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The U.S. intelligence community has found evidence Syria received Iraqi missiles and WMD in late 2002 and early 2003, U.S. officials said, according to Geostrategy-Direct, the global intelligence news service.

The evidence includes satellite photographs of Iraqi convoys believed to be bringing missiles and WMD into Syria as well as assertions from Iraqi officials that ousted leader Saddam Hussein ordered such a transfer.

Still, the agencies fail to agree that sufficient evidence has been obtained to press the issue with the Syrian regime of President Bashar Assad.

Importantly, CIA Director George Tenet shares this view, officials said.

As a result, the Bush administration and senior members of Congress have reached different conclusions over whether Syria obtained Iraqi WMD. The administration has determined the intelligence evidence remains insufficient, while senior staffers and members of Congress said the evidence is enough to press Syria to open its facilities to inspection.

“I think that there is some concern that shipments of WMD went to Syria,” Senate Intelligence Committee Chairman Pat Roberts, R-Kan., said.

David Kay, who resigned last week from the CIA-sponsored Iraq Survey Group, went further. Kay said Iraqi officials told his investigators that WMD was sent to Syria before the war in Iraq.

“We are not talking about a large stockpile of weapons,” Kay told the London Daily Telegraph. “But we know from some of the interrogations of former Iraqi officials that a lot of material went to Syria before the war, including some components of Saddam’s WMD program. Precisely what went to Syria, and what has happened to it, is a major issue that needs to be resolved.”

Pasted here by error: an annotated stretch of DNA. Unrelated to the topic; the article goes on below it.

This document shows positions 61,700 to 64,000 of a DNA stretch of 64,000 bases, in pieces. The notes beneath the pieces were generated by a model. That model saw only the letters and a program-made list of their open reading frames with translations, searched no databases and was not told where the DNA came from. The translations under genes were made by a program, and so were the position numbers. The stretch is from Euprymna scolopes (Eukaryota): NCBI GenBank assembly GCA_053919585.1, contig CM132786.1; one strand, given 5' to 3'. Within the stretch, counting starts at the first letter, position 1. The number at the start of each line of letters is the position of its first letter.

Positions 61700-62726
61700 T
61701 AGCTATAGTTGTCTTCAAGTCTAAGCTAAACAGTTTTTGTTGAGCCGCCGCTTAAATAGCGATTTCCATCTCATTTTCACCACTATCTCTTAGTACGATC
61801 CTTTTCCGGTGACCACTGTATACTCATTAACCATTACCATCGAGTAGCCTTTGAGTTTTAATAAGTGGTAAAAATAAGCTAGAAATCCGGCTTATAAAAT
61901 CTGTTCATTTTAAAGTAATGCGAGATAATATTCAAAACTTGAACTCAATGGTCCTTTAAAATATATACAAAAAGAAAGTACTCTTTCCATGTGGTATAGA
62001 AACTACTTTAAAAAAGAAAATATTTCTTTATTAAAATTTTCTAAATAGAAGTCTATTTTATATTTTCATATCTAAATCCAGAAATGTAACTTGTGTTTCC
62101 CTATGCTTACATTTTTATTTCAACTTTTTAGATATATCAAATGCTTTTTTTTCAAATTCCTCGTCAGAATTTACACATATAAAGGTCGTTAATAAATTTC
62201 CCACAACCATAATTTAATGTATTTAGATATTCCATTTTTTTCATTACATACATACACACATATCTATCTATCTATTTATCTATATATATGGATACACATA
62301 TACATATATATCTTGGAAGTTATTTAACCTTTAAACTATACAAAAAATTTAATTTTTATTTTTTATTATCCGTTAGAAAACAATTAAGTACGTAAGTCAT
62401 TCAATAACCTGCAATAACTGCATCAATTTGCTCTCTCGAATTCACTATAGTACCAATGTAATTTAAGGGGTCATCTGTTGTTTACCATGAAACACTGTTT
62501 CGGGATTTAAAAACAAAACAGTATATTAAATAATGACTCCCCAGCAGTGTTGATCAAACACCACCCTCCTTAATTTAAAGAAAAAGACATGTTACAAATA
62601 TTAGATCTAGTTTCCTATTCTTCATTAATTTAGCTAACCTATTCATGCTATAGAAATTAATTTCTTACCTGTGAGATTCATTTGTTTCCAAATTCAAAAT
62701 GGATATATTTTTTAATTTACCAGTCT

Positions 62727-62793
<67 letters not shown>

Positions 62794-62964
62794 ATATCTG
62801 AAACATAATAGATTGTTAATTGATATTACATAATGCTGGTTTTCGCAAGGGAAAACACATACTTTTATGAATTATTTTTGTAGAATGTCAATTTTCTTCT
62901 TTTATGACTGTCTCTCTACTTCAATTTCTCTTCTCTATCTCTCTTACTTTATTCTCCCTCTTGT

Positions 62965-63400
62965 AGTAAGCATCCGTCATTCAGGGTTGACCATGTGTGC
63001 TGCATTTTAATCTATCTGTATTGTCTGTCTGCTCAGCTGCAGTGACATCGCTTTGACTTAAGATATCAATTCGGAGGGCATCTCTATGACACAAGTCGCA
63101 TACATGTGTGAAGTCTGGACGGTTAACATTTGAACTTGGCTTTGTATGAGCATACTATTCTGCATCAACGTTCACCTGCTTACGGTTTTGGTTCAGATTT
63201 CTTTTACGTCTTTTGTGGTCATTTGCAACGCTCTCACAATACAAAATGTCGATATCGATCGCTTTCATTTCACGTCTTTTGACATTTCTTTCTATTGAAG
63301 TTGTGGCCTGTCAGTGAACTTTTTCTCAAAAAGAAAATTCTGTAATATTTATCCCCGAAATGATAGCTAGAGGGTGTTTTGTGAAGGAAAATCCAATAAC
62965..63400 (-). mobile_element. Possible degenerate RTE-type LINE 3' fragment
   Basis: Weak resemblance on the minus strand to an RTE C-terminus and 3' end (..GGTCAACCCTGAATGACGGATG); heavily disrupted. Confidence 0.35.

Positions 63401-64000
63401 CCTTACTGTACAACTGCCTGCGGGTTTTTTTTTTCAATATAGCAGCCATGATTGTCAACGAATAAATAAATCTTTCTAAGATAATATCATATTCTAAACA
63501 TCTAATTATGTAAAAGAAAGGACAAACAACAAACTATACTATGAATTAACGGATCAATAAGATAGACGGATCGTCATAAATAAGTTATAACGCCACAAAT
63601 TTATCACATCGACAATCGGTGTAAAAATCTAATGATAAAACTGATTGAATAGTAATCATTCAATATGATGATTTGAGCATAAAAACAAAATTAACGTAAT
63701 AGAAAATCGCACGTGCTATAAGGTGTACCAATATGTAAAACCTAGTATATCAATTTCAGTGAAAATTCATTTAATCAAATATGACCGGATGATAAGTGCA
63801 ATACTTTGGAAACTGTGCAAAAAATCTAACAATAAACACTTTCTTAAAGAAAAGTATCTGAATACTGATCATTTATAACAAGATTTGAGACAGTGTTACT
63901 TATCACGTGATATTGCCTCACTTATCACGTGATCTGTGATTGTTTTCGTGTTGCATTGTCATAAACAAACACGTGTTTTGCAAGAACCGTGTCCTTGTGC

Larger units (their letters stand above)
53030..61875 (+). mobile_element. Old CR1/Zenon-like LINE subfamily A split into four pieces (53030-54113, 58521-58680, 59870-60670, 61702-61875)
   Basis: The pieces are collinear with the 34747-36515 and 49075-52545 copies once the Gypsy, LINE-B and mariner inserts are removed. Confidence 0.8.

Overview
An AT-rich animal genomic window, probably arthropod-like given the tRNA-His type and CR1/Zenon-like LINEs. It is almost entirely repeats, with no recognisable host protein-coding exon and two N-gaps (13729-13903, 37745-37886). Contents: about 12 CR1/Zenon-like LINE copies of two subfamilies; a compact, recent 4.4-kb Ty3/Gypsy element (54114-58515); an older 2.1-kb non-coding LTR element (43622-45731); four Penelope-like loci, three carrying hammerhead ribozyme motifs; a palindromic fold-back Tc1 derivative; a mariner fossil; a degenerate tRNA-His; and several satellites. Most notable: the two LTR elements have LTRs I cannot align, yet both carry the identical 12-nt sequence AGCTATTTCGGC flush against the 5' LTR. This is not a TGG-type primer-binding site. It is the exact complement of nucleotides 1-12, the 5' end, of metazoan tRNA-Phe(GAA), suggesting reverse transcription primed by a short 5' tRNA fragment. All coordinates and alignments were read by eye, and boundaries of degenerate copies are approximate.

In his State of the Union address on Jan. 20, President George W. Bush did not identify Syria as a U.S. adversary or a country having missiles and WMD programs. The president did cite Iran and North Korea, both of which have supplied systems to Damascus.

In December, Bush signed into law the Syria Accountability Act. The law calls for a virtual trade embargo on Syria for its occupation of Lebanon, WMD program and harboring of terrorist groups.

But Vice President Dick Cheney said Iraq had assembled WMD on portable platforms, a development that would have enabled the transfer of assets to other parts in or outside the country. In an interview with National Public Radio, Cheney did not cite Syria as receiving weapons from Saddam.

“We’ve found a couple of semi-trailers at this point, which we believe were in fact part of a [WMD] program,” Cheney said. “I would deem that conclusive evidence, if you will, that he did in fact have programs for weapons of mass destruction.”

So far, National Security Adviser Condoleezza Rice and Secretary of State Colin Powell have rejected the prospect that Iraqi biological and chemical weapons or missiles were sent to Syria. They echoed U.S. assessments that Saddam would not have trusted Assad with Iraq’s missile and WMD assets.

“I have seen no hard evidence to suggest that is the case, that suddenly there were no weapons found in Iraq because they were all in Syria,” Powell said. “I don’t know why the Syrians would do that, frankly, why it would be in their interest. They didn’t have that kind of relationship with Iraq.”



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